Instead she dove into the front seat, started the engine and raced away just as a man jumped onto the side of the dock that hadn’t been destroyed.

Too little, too late, asshole, she thought as she sped through the exit of the marina parking lot and onto a four-lane road. Rain pounded against her windshield, the wipers working overtime as she blended in with the many vehicles out tonight.

Her heart rate was still wild, however. It finally evened out into a steady beat once she was ten solid miles away. Her pursuers didn’t have a car and had no other way to follow her. But she would definitely have to ditch this vehicle soon.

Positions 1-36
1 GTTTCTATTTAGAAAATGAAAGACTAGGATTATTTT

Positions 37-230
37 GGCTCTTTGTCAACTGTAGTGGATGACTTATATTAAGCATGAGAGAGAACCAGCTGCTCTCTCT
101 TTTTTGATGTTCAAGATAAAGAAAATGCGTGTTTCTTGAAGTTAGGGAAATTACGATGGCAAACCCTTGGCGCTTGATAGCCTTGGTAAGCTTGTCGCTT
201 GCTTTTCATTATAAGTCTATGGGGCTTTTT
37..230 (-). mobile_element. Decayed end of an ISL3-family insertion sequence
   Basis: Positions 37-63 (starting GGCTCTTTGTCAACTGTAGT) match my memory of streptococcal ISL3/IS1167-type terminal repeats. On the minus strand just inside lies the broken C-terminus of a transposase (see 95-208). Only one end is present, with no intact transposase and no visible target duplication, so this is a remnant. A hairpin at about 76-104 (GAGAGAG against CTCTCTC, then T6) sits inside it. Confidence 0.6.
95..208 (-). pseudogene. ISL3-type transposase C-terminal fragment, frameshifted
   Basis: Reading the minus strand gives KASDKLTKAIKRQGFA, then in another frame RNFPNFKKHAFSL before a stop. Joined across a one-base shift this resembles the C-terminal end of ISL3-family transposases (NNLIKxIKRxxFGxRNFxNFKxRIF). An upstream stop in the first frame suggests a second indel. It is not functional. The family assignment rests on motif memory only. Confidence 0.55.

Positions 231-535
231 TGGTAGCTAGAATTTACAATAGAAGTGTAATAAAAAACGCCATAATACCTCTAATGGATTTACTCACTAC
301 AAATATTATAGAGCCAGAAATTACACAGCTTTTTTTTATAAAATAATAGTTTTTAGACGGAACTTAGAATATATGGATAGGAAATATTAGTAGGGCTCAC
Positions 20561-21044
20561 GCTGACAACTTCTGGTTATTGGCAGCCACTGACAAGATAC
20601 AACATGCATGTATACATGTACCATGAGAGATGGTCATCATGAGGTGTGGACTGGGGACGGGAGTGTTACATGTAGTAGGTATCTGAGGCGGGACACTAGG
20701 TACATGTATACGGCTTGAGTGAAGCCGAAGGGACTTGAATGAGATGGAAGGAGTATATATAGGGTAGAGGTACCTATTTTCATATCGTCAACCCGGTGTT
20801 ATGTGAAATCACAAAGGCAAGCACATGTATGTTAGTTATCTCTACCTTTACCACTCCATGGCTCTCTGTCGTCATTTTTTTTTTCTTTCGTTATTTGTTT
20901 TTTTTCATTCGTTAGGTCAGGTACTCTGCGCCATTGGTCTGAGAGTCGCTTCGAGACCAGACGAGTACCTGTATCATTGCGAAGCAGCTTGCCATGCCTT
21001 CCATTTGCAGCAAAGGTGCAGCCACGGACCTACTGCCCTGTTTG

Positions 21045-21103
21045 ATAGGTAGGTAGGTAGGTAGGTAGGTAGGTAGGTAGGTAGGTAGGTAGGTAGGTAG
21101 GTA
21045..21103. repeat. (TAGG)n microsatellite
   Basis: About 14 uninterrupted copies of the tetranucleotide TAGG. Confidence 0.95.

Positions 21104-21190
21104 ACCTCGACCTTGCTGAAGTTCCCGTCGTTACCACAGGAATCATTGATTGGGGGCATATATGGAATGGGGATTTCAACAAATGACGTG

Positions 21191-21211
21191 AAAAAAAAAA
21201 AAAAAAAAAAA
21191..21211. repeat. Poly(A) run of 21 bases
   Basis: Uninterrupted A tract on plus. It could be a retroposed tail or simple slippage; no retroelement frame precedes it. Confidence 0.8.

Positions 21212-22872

Only then would she head back to her hideout—and find out exactly what was on Cashe’s laptop. Maybe there was something worthwhile on that laptop, something she’d be able to leverage.

She just had to stay alive and hidden long enough to figure out if she had anything good on him.






Jeremy Cashe strode around his office, looking everything over carefully. He purposefully did not have a camera in here, and while he didn’t regret it, he was still pissed that someone had managed to break into his house—had known to come straight to his office.

He glared at the empty spot on his desk where his laptop should have been. Normally he locked it away but he’d been in a hurry earlier, already late for the gala. He took a deep breath, turned to face his head of security, Leon Miller.

Leon had been with him for two years and had come highly recommended. He was a lean, wiry man with bronze skin and wolflike eyes. He had military experience and still had the rigid bearing. Now Jeremy was wondering if he was worth the high salary he’d been commanding.